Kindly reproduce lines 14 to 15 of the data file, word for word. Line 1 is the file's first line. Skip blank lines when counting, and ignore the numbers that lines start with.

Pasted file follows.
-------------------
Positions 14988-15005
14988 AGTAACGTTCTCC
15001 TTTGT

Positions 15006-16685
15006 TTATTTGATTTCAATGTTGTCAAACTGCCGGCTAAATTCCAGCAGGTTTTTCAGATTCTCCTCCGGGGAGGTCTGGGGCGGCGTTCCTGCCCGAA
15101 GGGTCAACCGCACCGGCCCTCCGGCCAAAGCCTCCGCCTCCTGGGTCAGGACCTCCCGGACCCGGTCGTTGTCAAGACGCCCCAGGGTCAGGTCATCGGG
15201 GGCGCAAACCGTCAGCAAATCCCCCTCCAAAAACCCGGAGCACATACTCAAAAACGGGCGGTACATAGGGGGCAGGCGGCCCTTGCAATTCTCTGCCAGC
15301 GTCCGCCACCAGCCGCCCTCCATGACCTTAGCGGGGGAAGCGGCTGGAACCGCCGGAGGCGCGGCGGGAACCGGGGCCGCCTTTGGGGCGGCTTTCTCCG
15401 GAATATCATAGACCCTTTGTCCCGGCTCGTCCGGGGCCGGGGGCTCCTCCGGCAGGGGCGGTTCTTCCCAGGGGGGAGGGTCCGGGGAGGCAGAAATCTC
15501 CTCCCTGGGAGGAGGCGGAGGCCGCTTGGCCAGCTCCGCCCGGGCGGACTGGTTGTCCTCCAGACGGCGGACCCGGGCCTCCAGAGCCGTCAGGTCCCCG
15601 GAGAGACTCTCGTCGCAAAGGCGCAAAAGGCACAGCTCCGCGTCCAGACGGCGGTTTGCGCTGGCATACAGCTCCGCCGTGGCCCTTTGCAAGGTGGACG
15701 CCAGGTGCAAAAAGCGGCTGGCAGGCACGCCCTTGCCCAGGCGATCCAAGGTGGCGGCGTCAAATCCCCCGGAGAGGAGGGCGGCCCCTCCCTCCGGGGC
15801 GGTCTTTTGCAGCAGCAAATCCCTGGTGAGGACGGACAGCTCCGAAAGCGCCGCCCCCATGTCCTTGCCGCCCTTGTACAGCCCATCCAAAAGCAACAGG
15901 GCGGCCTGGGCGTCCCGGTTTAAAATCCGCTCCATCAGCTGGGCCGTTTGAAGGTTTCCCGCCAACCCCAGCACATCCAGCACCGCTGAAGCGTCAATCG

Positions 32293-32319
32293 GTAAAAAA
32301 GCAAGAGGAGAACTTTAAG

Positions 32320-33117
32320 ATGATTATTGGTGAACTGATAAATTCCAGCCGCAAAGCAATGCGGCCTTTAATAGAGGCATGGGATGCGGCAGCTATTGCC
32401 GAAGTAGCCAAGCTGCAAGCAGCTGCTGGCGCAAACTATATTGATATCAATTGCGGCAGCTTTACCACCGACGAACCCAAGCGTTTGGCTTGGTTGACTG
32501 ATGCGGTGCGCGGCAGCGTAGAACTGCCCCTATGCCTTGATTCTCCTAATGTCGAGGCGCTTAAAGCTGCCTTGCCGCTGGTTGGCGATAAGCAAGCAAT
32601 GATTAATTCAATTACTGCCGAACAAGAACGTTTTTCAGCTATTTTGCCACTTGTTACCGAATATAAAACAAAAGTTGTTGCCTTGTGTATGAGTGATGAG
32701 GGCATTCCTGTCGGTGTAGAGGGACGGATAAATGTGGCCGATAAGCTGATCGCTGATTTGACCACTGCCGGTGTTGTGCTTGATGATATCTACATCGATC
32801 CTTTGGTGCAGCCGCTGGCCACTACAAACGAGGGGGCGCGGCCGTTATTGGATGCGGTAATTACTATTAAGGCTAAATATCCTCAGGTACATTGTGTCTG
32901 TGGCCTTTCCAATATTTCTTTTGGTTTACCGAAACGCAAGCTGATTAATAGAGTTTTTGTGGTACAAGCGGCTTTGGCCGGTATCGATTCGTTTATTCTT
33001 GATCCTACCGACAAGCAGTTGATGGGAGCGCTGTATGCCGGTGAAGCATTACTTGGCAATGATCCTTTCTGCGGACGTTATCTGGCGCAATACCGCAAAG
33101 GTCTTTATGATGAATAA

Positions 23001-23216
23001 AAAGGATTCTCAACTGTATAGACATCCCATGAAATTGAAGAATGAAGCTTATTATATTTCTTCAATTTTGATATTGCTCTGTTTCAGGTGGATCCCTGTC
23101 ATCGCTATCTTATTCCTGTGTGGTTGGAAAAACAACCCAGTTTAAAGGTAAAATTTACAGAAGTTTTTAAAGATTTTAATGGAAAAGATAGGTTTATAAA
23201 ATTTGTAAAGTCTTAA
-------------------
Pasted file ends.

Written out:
15901 GCGGCCTGGGCGTCCCGGTTTAAAATCCGCTCCATCAGCTGGGCCGTTTGAAGGTTTCCCGCCAACCCCAGCACATCCAGCACCGCTGAAGCGTCAATCG

Positions 32293-32319